Going into a ping-pong-powered espionage movie that features Christopher Walken as a geisha-wigged ‘pong-nut crime lord called Feng, one naturally fears it’ll be a film that consists of little more than its kooky premise, in the manner of “Snakes on a Plane.” “Balls of Fury” is a bit better than that, though: It has considerable comic brio and a pretty high laugh quotient.
The movie’s central asset is its star, Dan Fogler, a Tony-winning stage actor whose growing film resume includes last year’s “School for Scoundrels.” Playing Randy Daytona, a onetime child ping-pong phenom gone to seed, Fogler effectively deploys his roly-poly disarray without crossing the line into abrasive slobbishness; he has sharp timing and a nice line in lovable bafflement. Tracked down to the cheesy dinner theatre where he does a very unlikely ping-pong act (the paddle work throughout the picture — it has to be CGI, doesn’t it? — is pretty funny in itself), Randy is recruited by an FBI agent (George Lopez) to ramp up his ‘pong chops, get back in the game, and battle his way into an underground tournament soon to be held by Feng at his remote jungle lair.
Randy is assisted in his quest by Master Wong (the iconic James Hong), a blind ping-pong sage whose Zen intuition is as dubious as his ascetic selflessness. (“Bring only your strength, your honor, and a check for 300 dollars,” he tells his new student.) Also lending a hand in Randy’s training is Wong’s beautiful niece, Maggie (Maggie Q, of “Live Free or Die Hard”), who brings multi-butt-kicking kung-fu moves to the table (she can also slam back sizzling serves with her face).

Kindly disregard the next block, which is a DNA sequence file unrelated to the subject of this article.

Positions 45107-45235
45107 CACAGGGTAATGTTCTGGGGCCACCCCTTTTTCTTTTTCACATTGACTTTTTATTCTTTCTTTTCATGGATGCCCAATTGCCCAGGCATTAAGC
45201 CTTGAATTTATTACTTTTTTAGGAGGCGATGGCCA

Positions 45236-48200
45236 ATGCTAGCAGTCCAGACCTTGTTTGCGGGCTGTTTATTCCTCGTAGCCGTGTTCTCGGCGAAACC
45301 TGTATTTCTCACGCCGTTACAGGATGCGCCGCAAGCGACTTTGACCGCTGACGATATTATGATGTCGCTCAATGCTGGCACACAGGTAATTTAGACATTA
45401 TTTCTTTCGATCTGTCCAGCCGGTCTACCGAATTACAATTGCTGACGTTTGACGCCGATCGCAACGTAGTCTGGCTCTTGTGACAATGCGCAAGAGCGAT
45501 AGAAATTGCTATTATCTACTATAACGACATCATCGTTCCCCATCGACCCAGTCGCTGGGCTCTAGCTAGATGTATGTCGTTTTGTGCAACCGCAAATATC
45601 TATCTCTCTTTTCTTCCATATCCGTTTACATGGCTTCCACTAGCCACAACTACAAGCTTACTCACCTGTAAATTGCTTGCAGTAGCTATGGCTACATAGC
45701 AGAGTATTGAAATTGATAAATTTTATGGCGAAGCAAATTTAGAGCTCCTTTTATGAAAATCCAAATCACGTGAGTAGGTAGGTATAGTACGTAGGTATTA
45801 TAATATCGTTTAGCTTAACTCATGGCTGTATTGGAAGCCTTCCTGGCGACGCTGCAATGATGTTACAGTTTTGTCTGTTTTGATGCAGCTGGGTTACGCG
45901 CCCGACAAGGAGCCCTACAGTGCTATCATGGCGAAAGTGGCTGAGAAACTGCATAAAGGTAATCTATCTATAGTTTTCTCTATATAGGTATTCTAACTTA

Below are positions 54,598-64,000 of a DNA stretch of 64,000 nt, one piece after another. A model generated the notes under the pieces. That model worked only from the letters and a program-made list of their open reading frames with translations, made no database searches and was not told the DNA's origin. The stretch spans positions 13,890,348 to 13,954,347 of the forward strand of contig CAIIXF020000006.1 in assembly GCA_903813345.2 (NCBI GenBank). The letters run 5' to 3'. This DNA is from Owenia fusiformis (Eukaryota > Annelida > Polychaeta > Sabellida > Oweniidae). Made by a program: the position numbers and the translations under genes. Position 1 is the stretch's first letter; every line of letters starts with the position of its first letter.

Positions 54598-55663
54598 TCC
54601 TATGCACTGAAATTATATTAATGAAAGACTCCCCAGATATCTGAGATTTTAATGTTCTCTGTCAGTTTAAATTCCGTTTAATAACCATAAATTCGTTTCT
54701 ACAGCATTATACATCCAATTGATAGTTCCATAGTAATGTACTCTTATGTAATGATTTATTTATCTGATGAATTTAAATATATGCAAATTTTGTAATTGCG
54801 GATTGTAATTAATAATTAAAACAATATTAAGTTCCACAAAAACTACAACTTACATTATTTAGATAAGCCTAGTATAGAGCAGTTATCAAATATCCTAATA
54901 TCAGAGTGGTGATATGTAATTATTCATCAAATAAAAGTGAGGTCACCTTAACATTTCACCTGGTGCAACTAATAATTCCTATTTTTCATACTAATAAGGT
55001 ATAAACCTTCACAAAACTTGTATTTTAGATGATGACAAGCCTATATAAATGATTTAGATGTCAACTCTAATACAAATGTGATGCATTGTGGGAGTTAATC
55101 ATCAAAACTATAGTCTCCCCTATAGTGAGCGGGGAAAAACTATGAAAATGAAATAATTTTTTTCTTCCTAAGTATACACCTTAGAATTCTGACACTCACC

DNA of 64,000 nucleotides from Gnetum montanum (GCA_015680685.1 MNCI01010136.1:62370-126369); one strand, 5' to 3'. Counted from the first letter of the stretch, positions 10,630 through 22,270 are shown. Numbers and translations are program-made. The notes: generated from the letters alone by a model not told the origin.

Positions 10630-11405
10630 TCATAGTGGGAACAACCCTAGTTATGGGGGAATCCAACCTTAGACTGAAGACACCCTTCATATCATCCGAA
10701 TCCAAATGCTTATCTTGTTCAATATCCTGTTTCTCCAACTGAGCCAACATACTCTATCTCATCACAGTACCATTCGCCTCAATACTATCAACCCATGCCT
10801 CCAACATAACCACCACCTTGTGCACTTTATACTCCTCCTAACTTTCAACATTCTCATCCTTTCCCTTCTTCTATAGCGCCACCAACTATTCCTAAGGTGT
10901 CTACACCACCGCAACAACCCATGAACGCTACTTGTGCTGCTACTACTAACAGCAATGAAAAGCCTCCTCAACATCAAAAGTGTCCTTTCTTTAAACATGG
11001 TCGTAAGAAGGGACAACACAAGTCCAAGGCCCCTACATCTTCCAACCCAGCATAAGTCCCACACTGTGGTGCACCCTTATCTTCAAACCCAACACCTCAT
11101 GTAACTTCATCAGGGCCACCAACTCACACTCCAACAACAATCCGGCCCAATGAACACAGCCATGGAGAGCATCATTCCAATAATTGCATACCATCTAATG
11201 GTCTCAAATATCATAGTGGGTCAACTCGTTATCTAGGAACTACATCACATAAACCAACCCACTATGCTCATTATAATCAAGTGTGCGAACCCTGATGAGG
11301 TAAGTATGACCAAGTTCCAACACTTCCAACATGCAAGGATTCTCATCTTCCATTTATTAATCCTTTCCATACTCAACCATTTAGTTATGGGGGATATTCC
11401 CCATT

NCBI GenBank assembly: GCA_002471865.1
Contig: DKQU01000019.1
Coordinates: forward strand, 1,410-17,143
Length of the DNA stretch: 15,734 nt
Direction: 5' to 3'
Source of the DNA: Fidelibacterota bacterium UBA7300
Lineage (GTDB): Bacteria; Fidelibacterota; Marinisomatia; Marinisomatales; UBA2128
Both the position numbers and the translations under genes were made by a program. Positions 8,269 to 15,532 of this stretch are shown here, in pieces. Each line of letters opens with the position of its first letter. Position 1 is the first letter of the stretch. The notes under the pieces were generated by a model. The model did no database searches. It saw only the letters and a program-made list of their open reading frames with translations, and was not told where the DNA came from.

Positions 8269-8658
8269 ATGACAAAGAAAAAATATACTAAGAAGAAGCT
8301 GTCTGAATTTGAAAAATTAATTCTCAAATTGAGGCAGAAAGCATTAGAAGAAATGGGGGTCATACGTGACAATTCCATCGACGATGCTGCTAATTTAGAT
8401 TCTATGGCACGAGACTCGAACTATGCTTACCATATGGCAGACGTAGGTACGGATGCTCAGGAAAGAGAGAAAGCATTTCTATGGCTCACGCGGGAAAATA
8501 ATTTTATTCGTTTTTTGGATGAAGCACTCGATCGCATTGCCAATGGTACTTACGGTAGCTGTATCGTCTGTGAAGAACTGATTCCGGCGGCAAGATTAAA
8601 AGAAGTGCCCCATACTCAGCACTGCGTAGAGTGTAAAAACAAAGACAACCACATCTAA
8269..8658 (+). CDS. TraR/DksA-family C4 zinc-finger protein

After some cute (if overextended) preliminaries — like a match with a fearsome opponent called “the Dragon,” who turns out to be a pouty schoolgirl — Randy and his team finally penetrate the evil Feng’s jungle redoubt (passing through a courtyard full of ferocious ‘pong players that amusingly echoes the old SPECTRE training camp in “From Russia with Love”). Soon Feng himself appears — climbing out of a slave-borne sedan chair in elaborate Fu Manchu drag, whispering to a flunky, “How’s my collar?” — and makes it clear, as the games begin, that “sudden death” will not be a metaphorical term.
The picture’s light, quirky tone may feel familiar to fans of “Reno: 911!”; several veterans of that series worked on this film, including writer-directors Robert Ben Garant and Thomas Lennon (who also plays a pissy German ‘pong diva). They’ve come up with something that’s a little more substantial than just big-screen TV, though. The movie has a slightly gritty, ’70s look and an enjoyably offbeat structure (one of its funniest sequences flowers unexpectedly, when Randy is offered the sexual comforts of Feng’s house concubines, and they all turn out to be big muscle-bound men).
But while Fogler carries the film with solid assurance (and lots of craggy comic support from Hong), there are low-energy moments of the sort often associated with low budgets. And Walken gives a performance that — for him — is fairly rote: We expect the man to be outré, and of course he is — but only in the way we expect, no more.
Still, he is Christopher Walken, and this is a ping-pong kung-fu spy movie, and in this annually awkward film-going interlude — with the blockbusters of summer behind us and the big fall heavyweights still a ways off — that’s a fairly appealing combo.
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